Entrepreneurship - Teenagers wow the world's tech giants
It took Mark Zuckerberg until he was at Harvard before he came up with Facebook, but one school student in England has already developed his own social network that has led to job offers from Apple, Google and Twitter.
James Anderson, a sixth-form student at Devonport High School for Boys, a grammar school in Plymouth, has received praise from the likes of Virgin boss Richard Branson and celebrity technology enthusiast Stephen Fry for his venture, which aims to teach students how to code.
The not-for-profit business, called Thinkspace (thinkspace.co.uk), has developed a social network that provides students from all over the world with a space in which they can learn how to code by sharing their knowledge and ideas.
The site connects students within and between schools, monitored by teachers and with discussion limited to technology, coding and apps. The organisation also seeks to encourage schools to create dedicated zones that allow students to learn how to code in an informal setting.
The idea came to James after he became frustrated by the lack of opportunities to learn computing within the curriculum and at GCSE level. He decided to set up his own enterprise to give him and his fellow students the chance to learn programming outside regular classes. The result was Thinkspace, which has now won backing from Steve Wozniak, co-founder of Apple, Dick Costolo, Twitter's chief executive, and Vic Gundotra, Google's senior vice-president.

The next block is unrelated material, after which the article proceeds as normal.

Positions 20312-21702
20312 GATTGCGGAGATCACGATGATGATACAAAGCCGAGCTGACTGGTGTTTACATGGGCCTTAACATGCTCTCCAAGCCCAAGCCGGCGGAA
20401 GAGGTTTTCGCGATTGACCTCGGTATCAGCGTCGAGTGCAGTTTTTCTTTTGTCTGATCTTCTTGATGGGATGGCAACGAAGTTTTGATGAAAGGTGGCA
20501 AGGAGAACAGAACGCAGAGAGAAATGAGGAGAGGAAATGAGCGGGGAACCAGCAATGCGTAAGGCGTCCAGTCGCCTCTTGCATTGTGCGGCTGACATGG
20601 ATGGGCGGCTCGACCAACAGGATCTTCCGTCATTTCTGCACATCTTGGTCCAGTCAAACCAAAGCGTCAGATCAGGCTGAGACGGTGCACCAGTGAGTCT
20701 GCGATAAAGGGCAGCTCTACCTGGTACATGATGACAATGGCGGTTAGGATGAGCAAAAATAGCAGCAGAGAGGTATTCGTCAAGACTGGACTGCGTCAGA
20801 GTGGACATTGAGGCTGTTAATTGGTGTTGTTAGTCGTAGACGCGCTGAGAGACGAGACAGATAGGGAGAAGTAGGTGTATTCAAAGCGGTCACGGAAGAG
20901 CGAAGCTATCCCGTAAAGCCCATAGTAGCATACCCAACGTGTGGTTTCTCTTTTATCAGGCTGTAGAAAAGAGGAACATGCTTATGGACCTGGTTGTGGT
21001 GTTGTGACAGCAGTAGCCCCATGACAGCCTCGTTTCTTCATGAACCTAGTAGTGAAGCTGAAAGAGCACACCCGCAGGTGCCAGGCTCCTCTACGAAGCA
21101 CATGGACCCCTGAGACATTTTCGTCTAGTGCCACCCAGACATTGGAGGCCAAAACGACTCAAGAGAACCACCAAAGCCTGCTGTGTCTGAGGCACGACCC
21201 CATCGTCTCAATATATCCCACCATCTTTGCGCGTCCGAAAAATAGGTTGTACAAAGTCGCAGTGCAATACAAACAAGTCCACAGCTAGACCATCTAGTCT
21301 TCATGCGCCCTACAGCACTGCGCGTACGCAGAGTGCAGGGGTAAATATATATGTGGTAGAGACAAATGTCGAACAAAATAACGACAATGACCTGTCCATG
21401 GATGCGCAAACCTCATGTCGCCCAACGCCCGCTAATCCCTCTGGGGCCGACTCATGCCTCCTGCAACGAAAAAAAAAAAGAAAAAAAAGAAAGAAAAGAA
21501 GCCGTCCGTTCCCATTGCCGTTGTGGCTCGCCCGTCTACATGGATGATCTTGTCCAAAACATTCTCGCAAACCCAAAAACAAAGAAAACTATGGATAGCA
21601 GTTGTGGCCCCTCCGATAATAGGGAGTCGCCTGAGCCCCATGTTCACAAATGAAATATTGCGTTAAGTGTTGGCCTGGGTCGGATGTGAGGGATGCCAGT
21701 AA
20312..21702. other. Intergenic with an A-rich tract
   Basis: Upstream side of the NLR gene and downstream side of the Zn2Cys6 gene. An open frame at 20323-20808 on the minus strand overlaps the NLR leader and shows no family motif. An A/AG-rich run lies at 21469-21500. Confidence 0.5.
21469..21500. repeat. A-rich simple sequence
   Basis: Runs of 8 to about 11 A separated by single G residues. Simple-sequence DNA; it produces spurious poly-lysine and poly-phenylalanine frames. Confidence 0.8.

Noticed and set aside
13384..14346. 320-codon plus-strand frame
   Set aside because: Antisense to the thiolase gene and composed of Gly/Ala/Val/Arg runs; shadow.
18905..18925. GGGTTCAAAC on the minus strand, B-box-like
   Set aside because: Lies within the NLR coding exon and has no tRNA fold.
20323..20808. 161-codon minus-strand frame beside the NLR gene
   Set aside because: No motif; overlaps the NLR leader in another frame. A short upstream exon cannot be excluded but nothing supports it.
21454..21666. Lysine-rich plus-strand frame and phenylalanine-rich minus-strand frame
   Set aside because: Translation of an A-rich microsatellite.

On the website's promotional video, Mr Costolo says: "I'll tell you why I am excited about projects like Thinkspace ... (Programming) gets you into a pattern of rigorous and deeply analytical thinking that helps you throughout the rest of your life, whether you embark on a career in technology or not."
A testimonial from Mr Wozniak states: "What you have dreamt up, hundreds of millions of people around the world can engage in. You are just getting started and I wish you the best of luck."
James said that he developed the concept with the help of two fellow Devonport students, 14-year-old Ollie Bredemeyer and 16-year-old Kamran Malik, when he became interested in the idea of designing and building his own apps.
"No one at my school could help me, so I decided to look into it online, on websites and watching videos on YouTube, and I built up my experience from there," James said. "My school then got iPads and I spoke to my deputy headteacher about setting up a Genius Bar, like in an Apple store, to help with their devices, but that changed over time to helping them design apps. It was then that we realised we could do something bigger and it evolved into Thinkspace."
The website went live only on 5 September but already the project has been lavished with praise. James was even asked to give a presentation at the Northern Ireland Assembly when he officially opened a Thinkspace at a school in the province.
The teenager has been told by Twitter, Apple and Google to get in touch once he leaves school and is seeking employment.
Steve Margetts, Devonport's deputy headteacher, said that what the three students had achieved in such a short period of time was "amazing". "It's a great responsibility for us to make sure we're able to give these students the opportunities that will allow them to fulfil their potential. But the amount of get up and go they have shown has been phenomenal," he added.